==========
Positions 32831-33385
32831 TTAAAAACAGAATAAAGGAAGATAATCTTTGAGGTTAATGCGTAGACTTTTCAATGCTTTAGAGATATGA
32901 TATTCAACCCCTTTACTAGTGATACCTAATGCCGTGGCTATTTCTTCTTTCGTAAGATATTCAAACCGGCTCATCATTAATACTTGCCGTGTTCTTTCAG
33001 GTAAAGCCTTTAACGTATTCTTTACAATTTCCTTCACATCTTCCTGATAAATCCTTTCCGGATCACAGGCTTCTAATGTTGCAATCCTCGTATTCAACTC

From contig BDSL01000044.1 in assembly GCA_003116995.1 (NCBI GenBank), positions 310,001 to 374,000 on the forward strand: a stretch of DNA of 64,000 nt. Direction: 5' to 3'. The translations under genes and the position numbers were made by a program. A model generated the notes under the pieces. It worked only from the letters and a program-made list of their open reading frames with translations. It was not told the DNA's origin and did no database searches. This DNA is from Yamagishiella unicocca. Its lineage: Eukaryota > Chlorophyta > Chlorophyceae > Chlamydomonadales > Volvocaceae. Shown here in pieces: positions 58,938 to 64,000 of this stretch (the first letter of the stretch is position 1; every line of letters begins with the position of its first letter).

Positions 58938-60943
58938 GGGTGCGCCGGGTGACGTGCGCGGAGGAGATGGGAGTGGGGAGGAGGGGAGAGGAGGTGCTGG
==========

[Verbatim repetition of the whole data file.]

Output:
Positions 32831-33385
32831 TTAAAAACAGAATAAAGGAAGATAATCTTTGAGGTTAATGCGTAGACTTTTCAATGCTTTAGAGATATGA
32901 TATTCAACCCCTTTACTAGTGATACCTAATGCCGTGGCTATTTCTTCTTTCGTAAGATATTCAAACCGGCTCATCATTAATACTTGCCGTGTTCTTTCAG
33001 GTAAAGCCTTTAACGTATTCTTTACAATTTCCTTCACATCTTCCTGATAAATCCTTTCCGGATCACAGGCTTCTAATGTTGCAATCCTCGTATTCAACTC

From contig BDSL01000044.1 in assembly GCA_003116995.1 (NCBI GenBank), positions 310,001 to 374,000 on the forward strand: a stretch of DNA of 64,000 nt. Direction: 5' to 3'. The translations under genes and the position numbers were made by a program. A model generated the notes under the pieces. It worked only from the letters and a program-made list of their open reading frames with translations. It was not told the DNA's origin and did no database searches. This DNA is from Yamagishiella unicocca. Its lineage: Eukaryota > Chlorophyta > Chlorophyceae > Chlamydomonadales > Volvocaceae. Shown here in pieces: positions 58,938 to 64,000 of this stretch (the first letter of the stretch is position 1; every line of letters begins with the position of its first letter).

Positions 58938-60943
58938 GGGTGCGCCGGGTGACGTGCGCGGAGGAGATGGGAGTGGGGAGGAGGGGAGAGGAGGTGCTGG